Wait, Mom did what with her money?”
Questions like this are uttered amongst siblings many times over, and will continue to be asked with the aging demographics of our society. The problem is, too often, adult children find out about ill-advised financial decisions made by an elderly parent when it’s too late to do anything.
I work with clients every day who tell me, I just wish Mom would have asked me before she… (fill in the blank). So let’s take a look at common financial pitfalls of elderly Virginians and how to avoid them.
You can help your senior friends and relatives avoid these five financial mistakes:
Senior citizens are constantly targeted by scam artists and slick salespeople. A good scam artist is hard to stop, but open communication goes a long way in confronting this danger.
2. Being taken advantage of by junior relatives
It’s sad for us to think about, but I’ve seen my fair share of cases where Mom or Dad were taken advantage of by younger members of the family with ulterior motives. Make sure everyone in the family is on the same page when it comes to Mom or Dad’s well-being.
3. Putting the house into the children’s names
A typical response I hear after asking adult children why a parent’s house is in their name is, “So the nursing home wouldn’t get it.” While there is some accuracy to that statement, it doesn’t lay out the full picture or all the financial implications of such a move. The main area of concern with this is taxes. When a house is inherited by children, it gets what is known as a step-up in cost basis. This means that when children go to sell the house after Mom and Dad have passed away, they will only owe long-term capital gains taxes on the difference between the sale price and the value of the house at the time of passing. So if the house is sold shortly after a parent’s passing, the children can usually walk away with all the proceeds from the sale without owing any taxes. However, this isn’t true if the house is put into the children’s names while Mom or Dad is still living. In that case, the cost basis of the property is the price that Mom and Dad paid for it originally, plus any documented improvements to the house, along with no step-up in cost basis at the time of Mom or Dad’s death. This could result in a large and unexpected tax bill for the children. If Mom and Dad want to preserve the house in case they need nursing care, they should consult an elder law attorney experienced in Medicaid planning. In many cases the attorney can draft a specially designed trust to hold the house and protect it if Medicaid is needed for long-term care, while still preserving the step-up in cost basis when the house is sold. Of course, you still have the 5-year Medicaid look-back period with which to contend.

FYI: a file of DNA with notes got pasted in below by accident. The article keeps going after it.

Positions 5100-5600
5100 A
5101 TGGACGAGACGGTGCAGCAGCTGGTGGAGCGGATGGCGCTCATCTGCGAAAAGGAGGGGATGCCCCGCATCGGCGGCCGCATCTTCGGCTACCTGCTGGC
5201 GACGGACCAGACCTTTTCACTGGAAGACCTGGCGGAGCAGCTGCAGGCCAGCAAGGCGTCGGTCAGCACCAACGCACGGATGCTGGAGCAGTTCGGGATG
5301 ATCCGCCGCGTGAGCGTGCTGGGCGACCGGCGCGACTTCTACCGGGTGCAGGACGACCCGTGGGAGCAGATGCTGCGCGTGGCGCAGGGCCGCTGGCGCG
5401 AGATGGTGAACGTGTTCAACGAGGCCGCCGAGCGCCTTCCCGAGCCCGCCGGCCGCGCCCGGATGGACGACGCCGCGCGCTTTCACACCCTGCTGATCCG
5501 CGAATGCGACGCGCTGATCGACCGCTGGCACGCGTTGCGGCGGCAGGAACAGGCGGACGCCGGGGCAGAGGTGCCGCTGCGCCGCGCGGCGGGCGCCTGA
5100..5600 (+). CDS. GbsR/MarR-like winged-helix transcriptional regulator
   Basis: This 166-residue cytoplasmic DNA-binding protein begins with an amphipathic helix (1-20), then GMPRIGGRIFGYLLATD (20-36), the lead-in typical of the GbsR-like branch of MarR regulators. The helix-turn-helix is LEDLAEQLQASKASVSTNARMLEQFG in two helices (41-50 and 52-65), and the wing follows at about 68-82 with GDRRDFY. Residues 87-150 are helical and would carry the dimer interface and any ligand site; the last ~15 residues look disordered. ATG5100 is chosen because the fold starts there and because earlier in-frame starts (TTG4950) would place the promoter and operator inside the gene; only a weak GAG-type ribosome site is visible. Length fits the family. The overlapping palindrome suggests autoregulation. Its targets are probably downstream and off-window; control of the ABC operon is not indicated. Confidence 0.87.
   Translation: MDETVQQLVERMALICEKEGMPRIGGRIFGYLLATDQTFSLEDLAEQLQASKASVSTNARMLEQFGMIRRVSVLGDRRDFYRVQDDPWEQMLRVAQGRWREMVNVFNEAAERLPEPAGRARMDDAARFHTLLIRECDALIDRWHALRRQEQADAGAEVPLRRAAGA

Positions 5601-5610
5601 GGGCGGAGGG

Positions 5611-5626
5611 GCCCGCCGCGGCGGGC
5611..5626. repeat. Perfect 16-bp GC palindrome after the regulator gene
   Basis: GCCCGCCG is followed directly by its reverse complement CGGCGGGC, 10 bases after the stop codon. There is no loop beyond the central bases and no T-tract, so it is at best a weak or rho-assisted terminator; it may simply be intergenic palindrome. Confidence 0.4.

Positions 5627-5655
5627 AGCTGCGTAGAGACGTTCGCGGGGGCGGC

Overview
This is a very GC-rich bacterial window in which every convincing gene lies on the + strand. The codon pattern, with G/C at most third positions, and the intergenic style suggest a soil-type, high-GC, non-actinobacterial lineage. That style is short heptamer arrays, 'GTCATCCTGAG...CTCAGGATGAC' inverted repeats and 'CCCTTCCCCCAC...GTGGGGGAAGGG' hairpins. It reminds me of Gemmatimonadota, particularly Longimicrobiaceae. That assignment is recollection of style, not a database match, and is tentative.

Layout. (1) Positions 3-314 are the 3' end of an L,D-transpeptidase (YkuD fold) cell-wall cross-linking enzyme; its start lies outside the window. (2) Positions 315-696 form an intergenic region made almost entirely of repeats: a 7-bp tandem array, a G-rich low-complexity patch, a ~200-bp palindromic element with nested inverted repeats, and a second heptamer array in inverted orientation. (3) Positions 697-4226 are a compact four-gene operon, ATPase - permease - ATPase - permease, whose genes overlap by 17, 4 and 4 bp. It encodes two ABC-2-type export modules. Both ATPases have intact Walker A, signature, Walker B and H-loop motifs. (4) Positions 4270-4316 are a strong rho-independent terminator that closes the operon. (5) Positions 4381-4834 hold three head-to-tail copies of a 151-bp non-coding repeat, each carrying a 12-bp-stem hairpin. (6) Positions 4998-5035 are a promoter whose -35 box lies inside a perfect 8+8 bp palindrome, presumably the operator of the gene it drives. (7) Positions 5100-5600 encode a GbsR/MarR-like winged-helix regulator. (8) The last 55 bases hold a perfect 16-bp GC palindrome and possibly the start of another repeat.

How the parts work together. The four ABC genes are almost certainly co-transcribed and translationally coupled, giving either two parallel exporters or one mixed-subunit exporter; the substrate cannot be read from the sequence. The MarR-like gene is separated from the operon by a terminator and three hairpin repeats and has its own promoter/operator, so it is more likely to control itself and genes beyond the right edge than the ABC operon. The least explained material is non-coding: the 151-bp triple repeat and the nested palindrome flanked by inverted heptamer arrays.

4. Putting the children’s names on bank accounts
This is usually done so the children can pay bills and write checks if Mom or Dad can no longer do it themselves. What they don’t realize, is that by doing that, parents are inviting their children’s personal legal liabilities into their own financial lives. Once someone’s name is on an account, they become a legal owner of that account. Therefore, if lawsuits, creditor problems, or divorce come up for the child whose name is on the account, Mom and Dad’s money is at risk. A better way to handle the titling for bank and investment accounts is to use a POA/POD tandem designation. The POA (power of attorney) will allow the child to pay bills and write checks if needed, and the POD (payable on death) will allow the money in the account to pass directly to the child and bypass probate. This way, the child is not a legal owner of the account and can’t subject Mom and Dad’s money to his or her own personal liability.
5. Not having a plan to pay for long-term care
Seventy percent of people over age sixty-five will need some form of long-term care; ignoring this stat won’t change it. In the Richmond area, the average monthly cost of an assisted living facility is $3,500 to $5,000. For nursing home care, that figure could easily double. Most people know the cost of long-term care is high, but what most people don’t understand is how to effectively pay for that care. If you already have a long-term care insurance policy, that’s great, it can go a long way toward easing financial burden. If you don’t, you need to look at what assets are available to pay for the care, and separate those assets into buckets. The first, and best, bucket of assets to use is any IRA/401(k) monies. In most cases, the high medical costs associated with long-term care will offset the taxation of money withdrawn from the IRA/401(k). Think about that for a moment. The individual received a tax deduction for the contributions to the IRA/401(k), the money grew tax-deferred, and now, because of the high medical deductions, the money could be withdrawn without generating an additional tax. The second bucket of assets to use is any other tax-deferred types of accounts, usually annuities. The last bucket to be accessed is money in savings, or proceeds from a house sale.